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Richard Attenborough renewed his connection with piers by directing the iconic anti-war film Oh What A Lovely War! in 1966.  The archetypal Smith family’s experience of the First World War is played out through a series of elaborate tableaux staged mostly on Brighton’s West Pier.  It begins with General Haig selling the family entrance tickets to the “show”.  At one point, officers zoom down a helter skelter, the perfect metaphor for their heedless and naive decisions.

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Hunstanton Pier, or the lack of it, has been a bone of contention in this West Norfolk town for some time.  The pier was destroyed by storms in 1978 and the little which remained was more or less destroyed by fire in 2002 and subsequently removed.  Before its sad demise, the pier was immortalised in an Ealing comedy from 1956 Barnacle Bill, starring Alec Guinness.  Guinness plays a sea captain with seasickness who buys up the old pier and turns it into a non-moving cruise ship, a shipshape vessel which will never go to sea – so we are very much back to the strangeness of liminal spaces.   The success of the pier and its new role is very much to the chagrin of the local council who want to demolish it and modernise the promenade (plus ça change…)

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As a child, I had an aunt who lived in Hastings whom I used to visit so I have vague memories of the old pier which was destroyed by a fire in 2010.  It has just been rebuilt and looks stunning, I can’t wait to visit this stunningly modern new space which was named the UK’s best new building last year.

Image result for cromer pierNow I’m resident in East Runton and just down the road from Cromer, this, of course, is my new favourite pier.  It’s one of only five UK piers with a working theatre and I’m very much looking forward to booking my ticket for the End of the Pier show!  The pier itself has had a long and rich history with records of a structure going back as far as the fourteenth century.  At night it’s lit up in a magical way and acts as my beacon when I walk along the beach to Cromer on dark evenings.

Image result for in love with alma coganThe pier was the location for “In love with Alma Cogan” directed by Tony Britten.  Much of the action took place in the Pavilion Theatre and the plot revolved round Theatre Manager Norman’s resistance to a more commercial show.  Norman was played by Roger Lloyd Pack and the film was one of his last appearances on screen.  Lloyd Pack was well loved locally, he’d fallen in love with the area in the 1970s after acting in Joseph Losey’s The Go Between  alongside Alan Bates and Julie Christie and, as a result, owned a house locally.

 

So, my advice to you all is to have a liminal moment.  Stand and contemplate life in one of the places in-between – a stairwell, a waiting room, an airport – these are places where reality feels somewhat altered, places which only exist as a means of getting somewhere else or as a resting place.  Best of all, go and stand on a pier and enjoy not having to find your sealegs, experience the feeling of walking on water.  Buy chips, have a cup of tea, get your fortune told, admire amazing starling murmurations from Brighton’s ruined West Pier or at Aberystwyth.  A place of creative pause and contemplation.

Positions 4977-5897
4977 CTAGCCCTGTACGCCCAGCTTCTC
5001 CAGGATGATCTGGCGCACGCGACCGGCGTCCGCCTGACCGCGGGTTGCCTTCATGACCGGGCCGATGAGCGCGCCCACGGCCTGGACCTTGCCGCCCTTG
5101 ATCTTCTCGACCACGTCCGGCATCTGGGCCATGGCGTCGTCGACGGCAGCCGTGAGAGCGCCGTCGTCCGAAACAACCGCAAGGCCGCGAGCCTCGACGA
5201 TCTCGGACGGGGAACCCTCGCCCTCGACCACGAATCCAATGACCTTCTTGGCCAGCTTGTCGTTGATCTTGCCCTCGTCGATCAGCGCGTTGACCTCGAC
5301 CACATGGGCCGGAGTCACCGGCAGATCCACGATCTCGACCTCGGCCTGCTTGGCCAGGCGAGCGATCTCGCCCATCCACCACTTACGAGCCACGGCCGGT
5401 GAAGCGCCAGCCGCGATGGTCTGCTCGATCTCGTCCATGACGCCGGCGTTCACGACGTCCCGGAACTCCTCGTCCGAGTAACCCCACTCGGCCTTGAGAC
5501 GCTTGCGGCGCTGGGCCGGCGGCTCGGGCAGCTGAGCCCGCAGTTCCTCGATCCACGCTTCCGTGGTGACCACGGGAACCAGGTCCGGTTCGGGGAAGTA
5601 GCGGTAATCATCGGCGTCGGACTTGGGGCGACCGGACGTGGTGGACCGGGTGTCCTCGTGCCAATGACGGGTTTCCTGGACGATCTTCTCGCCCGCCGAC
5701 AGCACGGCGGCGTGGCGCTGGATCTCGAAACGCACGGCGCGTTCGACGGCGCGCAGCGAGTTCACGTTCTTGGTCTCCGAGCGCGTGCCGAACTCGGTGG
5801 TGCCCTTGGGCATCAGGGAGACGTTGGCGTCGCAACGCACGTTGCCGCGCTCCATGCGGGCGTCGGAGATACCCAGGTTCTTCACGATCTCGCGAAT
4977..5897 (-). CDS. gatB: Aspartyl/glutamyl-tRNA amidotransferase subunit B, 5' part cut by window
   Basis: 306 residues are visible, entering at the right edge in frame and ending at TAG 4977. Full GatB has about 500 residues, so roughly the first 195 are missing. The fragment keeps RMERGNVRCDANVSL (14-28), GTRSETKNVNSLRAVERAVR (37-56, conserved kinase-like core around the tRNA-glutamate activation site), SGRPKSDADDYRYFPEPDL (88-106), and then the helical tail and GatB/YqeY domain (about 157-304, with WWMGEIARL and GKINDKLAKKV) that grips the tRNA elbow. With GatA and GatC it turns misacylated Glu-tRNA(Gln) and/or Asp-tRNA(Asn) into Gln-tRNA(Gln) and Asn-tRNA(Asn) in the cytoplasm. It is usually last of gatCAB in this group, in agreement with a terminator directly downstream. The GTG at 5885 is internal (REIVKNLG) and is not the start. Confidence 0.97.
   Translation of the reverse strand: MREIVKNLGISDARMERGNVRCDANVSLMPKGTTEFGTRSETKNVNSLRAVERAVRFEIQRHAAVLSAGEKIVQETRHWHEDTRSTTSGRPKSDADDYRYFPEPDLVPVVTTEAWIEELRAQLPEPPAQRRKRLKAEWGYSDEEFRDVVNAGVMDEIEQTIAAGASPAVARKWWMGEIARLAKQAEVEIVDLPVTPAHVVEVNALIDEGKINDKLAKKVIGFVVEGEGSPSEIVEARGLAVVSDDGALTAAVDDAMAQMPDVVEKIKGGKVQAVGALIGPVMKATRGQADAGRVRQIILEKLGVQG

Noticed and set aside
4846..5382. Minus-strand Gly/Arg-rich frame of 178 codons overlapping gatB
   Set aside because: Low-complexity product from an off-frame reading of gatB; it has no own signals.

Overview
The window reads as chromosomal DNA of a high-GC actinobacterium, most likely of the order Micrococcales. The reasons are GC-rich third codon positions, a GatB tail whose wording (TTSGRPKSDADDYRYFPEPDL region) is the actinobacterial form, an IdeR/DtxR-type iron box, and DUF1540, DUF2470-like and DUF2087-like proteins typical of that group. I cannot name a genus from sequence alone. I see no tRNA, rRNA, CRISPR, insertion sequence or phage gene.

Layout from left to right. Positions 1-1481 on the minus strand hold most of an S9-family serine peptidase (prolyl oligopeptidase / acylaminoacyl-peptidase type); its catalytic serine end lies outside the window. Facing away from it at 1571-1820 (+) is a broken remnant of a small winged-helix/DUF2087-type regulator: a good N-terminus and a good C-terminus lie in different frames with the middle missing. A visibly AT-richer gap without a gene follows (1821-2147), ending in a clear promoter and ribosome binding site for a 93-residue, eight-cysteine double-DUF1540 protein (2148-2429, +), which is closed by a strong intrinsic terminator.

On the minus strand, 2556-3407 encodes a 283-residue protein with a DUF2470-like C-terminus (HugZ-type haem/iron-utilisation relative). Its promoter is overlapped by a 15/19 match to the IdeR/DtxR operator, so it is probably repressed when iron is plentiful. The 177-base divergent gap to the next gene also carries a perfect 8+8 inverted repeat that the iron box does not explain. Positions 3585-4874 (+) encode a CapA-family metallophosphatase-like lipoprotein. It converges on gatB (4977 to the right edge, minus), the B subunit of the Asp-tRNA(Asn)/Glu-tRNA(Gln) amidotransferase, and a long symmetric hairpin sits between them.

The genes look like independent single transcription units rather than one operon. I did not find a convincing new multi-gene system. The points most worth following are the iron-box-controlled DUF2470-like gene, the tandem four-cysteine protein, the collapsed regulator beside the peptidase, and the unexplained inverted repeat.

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Merry and Bright!

 

I’ll confess right from the start of this blogpost that yes, I adore Christmas and everything about it, but particularly Christmas films and books and bracing walks by the sea.

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A few years after we’d moved to King’s Lynn we went to the fantastic Old Boathouse Café in Hunstanton for breakfast on Christmas Eve, but were distracted by something big and fishy-looking on the beach.  It turned out to be an extremely dead sperm whale.  It was quite young, so not as large as it might have been, but still an awesome sight.  I felt very privileged to be able to get so close to one of these creatures and he appears occasionally in my poetry, which is getting increasingly fishy and salty as we settle in to our new coastal home!

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I hope you have all discovered Candlestick Press www.candlestickpress.co.uk and their wonderful series of slim pamphlets, mostly poetry, which can be sent instead of a card.  There are a number of Christmassy ones including an annual series The Twelve Poems of Christmas, now in its eighth volume.  One of my favourite pamphlets is Gillian Clarke’s The Christmas Wren, a beautiful re-interpretation of A Child’s Christmas in Wales.  There’s a Welsh language version too!  Also worth checking out is John Lewis-Stempel’s The Wood in Winter – a transcendent piece of nature writing about the life of a wood in bleak midwinter. There’s nothing nicer than curling up under a fleecy throw with a glass of mulled wine and candles and reading Christmas poetry, preferably aloud.  Throw in a beautifully illustrated version of Robert Frost’s Stopping by Woods on a Snowy Evening and I’m in Christmas heaven.

If you’re looking for that perfect last-minute gift for someone who loves reading, I’ve discovered a new literary gift website, Bookishly, https://www.bookishly.co.uk/collections  They have the most beautiful gift packages, such as their limited edition festive gift box, A Christmas Carol Book Crate.   I’m rather taken with the idea of A Blind Date with a Book, where you get a surprise vintage book, beautifully wrapped, or The Coffee and Book Club subscription which gives you  a monthly vintage book and bag of coffee.  There’s a tea equivalent, Classics and cuppa, which sounds great too.